Hoyas blow out Syracuse at electric Verizon Center
Recap: Georgetown opened the Big East with a regular season title back in 1980. Saturday against rival Syracuse, the Hoyas closed the conference - at least the version familiar to college basketball fans - with a bookend championship. Not relying on Otto Porter Jr. to turn in another superhero performance, No. 5 Georgetown received scoring from others and defensive effort from all in a stunning 61-39 victory.
The win clinched a share of the Big East title with No. 8 Louisville and No. 15 Marquette, also winners on Saturday, and ensured the Hoyas (24-5, 14-4) will be the No. 1 seed in next week's Big East Tournament.
Of course, that was only part of the storyline flowing through the raucous and sold out Verizon Center. Because Syracuse is headed to the ACC starting next season and Georgetown is sticking with the conference's seven basketball-only schools in a retooled Big East, the two teams will no longer play against each other in the same conference.
The Hoyas ended this era with their third regular season crown under John Thompson III, who has six titles in 13 seasons as a head coach. As the final buzzer sounded, Thompson thrust a single finger in the air while the Georgetown students rushed the court.
"Right now, this one feels nicer than any of the rest of them," Thompson said during his postgame press conference following the win. "It's special because the Big East as we have known it is ending. Georgetown won the first one, now Georgetown won the last. That means a lot."
From the back of the room came a familiar voice.
"Kiss Syracuse goodbye," bellowed John Thompson Jr., the current coach's father and the person most responsible for placing Georgetown on the national map following three Final Four appearances and the 1984 National Championship.
The Orange (23-8, 11-7) has had their share of triumphs in the series. This wasn't one of them.
“I don’t think of one game, if you think of one game, that’s not it," Boeheim said following the loss. Syracuse holds the all-time series lead 48-41.
"It’s been thirty plus year rivalry and it’s been good...It’s been a great rivalry, it’s been pretty competitive, this was probably one of the least competitive games. We’ve had a few like this but not too many."
Markel Starks paced the Hoyas with 19 points while D'Vauntes Smith-Rivera scored 11 of his 15 in the first half. Porter finished with only 10 points, but played the role of facilitator inside the middle of Syracuse's zone perfectly, matching his career-high with seven assists.
The stat: So many to choose from regarding Georgetown's defense throttling Syracuse's scorers, but let's go for the all-time note. The 39 points were the fewest for the Orange since defeating Kent. St 36-35 on Dec. 1 ...1962. As for this edition of Syracuse basketball, the Orange ending up with season-lows in field goal percentage (31.9), total (39) and first half (18) points.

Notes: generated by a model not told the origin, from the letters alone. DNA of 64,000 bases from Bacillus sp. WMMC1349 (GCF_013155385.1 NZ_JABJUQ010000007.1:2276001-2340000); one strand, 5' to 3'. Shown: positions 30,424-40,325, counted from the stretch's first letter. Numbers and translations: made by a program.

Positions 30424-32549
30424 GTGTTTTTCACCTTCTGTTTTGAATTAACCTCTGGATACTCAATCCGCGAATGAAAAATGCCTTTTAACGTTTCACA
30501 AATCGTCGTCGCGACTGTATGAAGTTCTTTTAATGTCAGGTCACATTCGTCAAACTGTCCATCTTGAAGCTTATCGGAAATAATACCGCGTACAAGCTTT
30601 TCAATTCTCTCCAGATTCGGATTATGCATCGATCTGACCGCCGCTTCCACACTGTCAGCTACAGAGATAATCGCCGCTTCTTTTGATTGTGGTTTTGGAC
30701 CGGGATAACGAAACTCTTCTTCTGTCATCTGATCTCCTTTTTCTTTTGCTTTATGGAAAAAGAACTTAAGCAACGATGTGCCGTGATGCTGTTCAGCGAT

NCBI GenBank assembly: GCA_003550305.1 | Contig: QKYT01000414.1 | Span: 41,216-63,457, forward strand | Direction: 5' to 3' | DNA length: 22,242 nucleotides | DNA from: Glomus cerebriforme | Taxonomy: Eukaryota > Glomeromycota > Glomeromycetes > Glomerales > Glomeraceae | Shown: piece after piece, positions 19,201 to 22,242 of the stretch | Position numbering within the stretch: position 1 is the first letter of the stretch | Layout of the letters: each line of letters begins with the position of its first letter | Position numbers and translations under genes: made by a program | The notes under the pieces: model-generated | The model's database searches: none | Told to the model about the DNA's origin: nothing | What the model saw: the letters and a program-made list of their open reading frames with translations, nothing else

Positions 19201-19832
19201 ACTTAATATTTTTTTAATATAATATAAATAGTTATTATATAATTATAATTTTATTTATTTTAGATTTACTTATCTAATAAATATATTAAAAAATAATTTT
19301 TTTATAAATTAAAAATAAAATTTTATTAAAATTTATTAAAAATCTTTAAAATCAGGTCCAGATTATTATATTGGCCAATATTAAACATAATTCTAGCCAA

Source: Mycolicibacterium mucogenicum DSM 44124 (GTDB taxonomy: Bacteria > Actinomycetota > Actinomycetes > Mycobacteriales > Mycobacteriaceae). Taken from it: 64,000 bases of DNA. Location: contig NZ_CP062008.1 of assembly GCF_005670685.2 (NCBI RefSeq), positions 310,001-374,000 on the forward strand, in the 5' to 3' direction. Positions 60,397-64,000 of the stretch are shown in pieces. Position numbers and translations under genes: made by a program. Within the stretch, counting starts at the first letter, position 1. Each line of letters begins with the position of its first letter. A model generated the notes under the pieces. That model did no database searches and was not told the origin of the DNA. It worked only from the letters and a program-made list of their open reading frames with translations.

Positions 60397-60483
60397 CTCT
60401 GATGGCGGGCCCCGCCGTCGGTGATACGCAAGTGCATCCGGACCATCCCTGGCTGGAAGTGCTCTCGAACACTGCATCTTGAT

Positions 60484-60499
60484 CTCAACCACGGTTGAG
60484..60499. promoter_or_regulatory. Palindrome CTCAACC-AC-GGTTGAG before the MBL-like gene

Michael Carter-Williams led Syracuse with 17 points, the only Orange in double digits. Brandon Triche and James Southerland, both averaging over 14 points per game, finished a combined 1 of 17 with three points.
Guard against the guards: In Georgetown's 57-46 win at Syracuse last month, Porter scored 33 points while the other Hoyas missed and missed. On Friday, John Thompson III said that while prepping for the rematch, he believed the non-Porter's errant shots were more about not knocking down open looks than being stymied by Syracuse's vaunted 2-3 zone defense.
Based on the results, it's evident the coach knew what he was talking about. While Porter did not make his first basket until early in the second half, Starks and Smith-Rivera tallied 19 of Georgetown's 25 first half points. The backcourt combo sank eight 3-pointers, five from Starks.
After the game Boeheim said his preference was to stop the supporting cast and let Porter get his. That message apparently did not resonate with his team.
Adios Boeheim?: There has been speculation about whether the 68-year-old coach would want to start anew, conference-affiliation speaking. In his postgame press conference, Boeheim certainly sounded like a man thinking about retirement, waxing on with a heavy-dose of nostalgia talk even beyond what one might think following the end of the rivalry.
"Well, you know, I'm pretty much ready to go play golf somewhere," Boeheim said. "If was 40 years old, I'd be real upset. I'm not 40 years old. That should be obvious, though."
At other times this season, Boeheim's sparred with reporters, quite aggressively at times. That version was not in the building on Saturday.
"I'll miss some of these press conferences with some of you people, having a chance to get mad," he said. "Then everyone's mad at me for a couple of weeks. 'How can he say those things?' It's easy. It's real easy. I don't care." Boeheim laughed before continuing. "When we get in these press conferences, you have every right to ask any question you want, and I'll answer it any way I want to. It's fair. It's fair, right?"
Bummer: "Underneath all of the happiness is a certain amount of sadness because you still want to play against them, you still want to be in the league with him. That's the way it goes." - John Thompson Jr.
On hand: Many Georgetown alumni showed up, including Patrick Ewing, Alonzo Mourning and Michael Graham. Also inside the Verizon Center, 20,972 folks, the most ever to see a college basketball game in the D.C. area.
What's next: The Hoyas received a double-bye into the quarterfinal round of the Big East Tournament where they will play the winner over Providence-Cincinnati on Thursday at noon. With a win, Georgetown could face No. 4 Pittsburgh or Syracuse on Friday night.